Re: The Cracked Carbon Thread

Postby dented on Mon 5/Jul/10 8:41am

Paul_Bags wrote:
Spokes wrote:
RussS wrote:Cracked my Trance Advanced too. Bloody warranty is taking ages - almost feel like getting the lawyer to start some shit stirring if it doesn't get sorted soon. Having a beer a few weeks ago and I told him about how Giant doesn't have any medium frames available anywhere in the world and that I am waiting for the 2011 models to be constructed - he was not impressed and reckons under our consumer guaruntee act I should either get a full replacement or a full refund. There is apparently wording to the effect of 'timely resolution'.

Have had a few people talking about how brittle carbon frames are, but that is total bullshit. According to a friend that does F1 and aerospace carbon fibre construction - a properly constructed carbon fibre frame should be as durable as any other material and he reckons most frame failures are due to piss poor design and/or bad fabrication. He has broken a few alloy frames too and putting them through an x-ray machine found several areas that were starting to crack due to poor design features.


So if they dont have any frames and are waiting for some to be made, what do you expect them to do? Build one just for you?

Or give him a full refund like it says in his post HTH :)

:baaa: :lol:
How'dya like them apples?
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Re: The Cracked Carbon Thread

Postby musket on Mon 5/Jul/10 8:44am

Robbie wrote:You bought the wrong brands.


Ibis' break too Robbie...
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Re: The Cracked Carbon Thread

Postby Mr_Bob on Mon 5/Jul/10 12:11pm

I've never broken a carbon part, but I've cracked a cro-mo steel frame if that counts.
Who would've thought, bicycle frames from all different frame materials break :crazy:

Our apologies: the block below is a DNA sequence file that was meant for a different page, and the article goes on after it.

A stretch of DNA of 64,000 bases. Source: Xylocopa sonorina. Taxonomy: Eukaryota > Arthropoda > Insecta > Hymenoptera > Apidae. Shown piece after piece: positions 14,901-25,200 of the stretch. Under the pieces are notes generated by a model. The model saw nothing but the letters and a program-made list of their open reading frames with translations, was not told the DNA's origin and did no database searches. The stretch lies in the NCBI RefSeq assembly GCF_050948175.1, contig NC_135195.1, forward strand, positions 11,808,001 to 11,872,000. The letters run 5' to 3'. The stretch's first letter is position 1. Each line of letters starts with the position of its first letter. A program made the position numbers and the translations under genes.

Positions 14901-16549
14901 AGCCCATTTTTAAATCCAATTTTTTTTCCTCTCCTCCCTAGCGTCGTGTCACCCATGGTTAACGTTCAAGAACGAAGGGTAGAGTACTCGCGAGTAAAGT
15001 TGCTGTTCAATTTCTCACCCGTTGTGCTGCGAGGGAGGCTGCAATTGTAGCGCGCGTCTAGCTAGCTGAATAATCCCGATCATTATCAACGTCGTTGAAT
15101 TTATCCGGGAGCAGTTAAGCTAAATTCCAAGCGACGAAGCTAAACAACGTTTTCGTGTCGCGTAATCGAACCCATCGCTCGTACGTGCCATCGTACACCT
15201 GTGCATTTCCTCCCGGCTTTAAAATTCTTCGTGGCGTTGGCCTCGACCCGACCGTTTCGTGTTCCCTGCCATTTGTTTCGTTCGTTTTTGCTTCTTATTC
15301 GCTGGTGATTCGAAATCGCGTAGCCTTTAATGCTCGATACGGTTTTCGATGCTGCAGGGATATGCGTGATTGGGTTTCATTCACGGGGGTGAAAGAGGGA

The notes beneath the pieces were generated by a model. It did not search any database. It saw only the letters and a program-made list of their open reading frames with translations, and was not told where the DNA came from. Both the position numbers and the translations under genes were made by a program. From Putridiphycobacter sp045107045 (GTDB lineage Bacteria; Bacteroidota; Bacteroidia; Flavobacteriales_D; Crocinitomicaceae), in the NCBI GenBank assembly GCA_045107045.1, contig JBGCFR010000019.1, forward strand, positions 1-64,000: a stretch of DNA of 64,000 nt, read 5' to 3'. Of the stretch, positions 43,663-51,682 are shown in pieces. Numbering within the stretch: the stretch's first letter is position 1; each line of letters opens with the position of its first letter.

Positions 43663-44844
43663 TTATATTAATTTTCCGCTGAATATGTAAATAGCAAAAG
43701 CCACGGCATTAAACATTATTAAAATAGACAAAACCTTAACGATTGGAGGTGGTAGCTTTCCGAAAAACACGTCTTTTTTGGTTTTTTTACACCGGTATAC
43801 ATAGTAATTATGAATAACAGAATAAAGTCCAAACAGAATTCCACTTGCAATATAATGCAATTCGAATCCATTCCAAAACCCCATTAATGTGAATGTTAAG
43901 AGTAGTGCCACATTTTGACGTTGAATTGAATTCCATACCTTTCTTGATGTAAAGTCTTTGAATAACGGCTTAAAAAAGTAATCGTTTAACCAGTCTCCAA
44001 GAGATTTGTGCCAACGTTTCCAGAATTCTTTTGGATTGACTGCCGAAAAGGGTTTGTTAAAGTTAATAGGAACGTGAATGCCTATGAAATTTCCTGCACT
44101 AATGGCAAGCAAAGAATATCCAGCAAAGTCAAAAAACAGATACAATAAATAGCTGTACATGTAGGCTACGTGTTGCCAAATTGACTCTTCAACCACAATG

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Re: The Cracked Carbon Thread

Postby Analog on Mon 5/Jul/10 1:13pm

I've often wondered why carbon is used in mountain bikes. Road bikes - sure. It's light, you can design where the strength is etc. It seems to me that the problem with carbon is that it is quite brittle, and once it's structure is compromised, everything quickly goes pear shaped. Carbon is fine on a road bike or in a mast or something where you generally don't expect point impacts, but on a mountain bike, you kind of expect to crash into stuff or have stuff flicked up. The shock loadings on jumps etc must be pretty severe as well. This would seem to make a material that is reliant on structural integrity for its safe operation a pretty risky choice for mountain bike frames.

Sure, you can destroy steel/ally/titanium frames as well (and sometimes spectacularly!), but it seems to me that in general the material is less prone to damage from things that are typically found when you're out mountain biking. Also, when the frame does fail the failure mode is not so brutal.

Do other people think this as well??
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Re: The Cracked Carbon Thread

Postby wuffy on Mon 5/Jul/10 1:24pm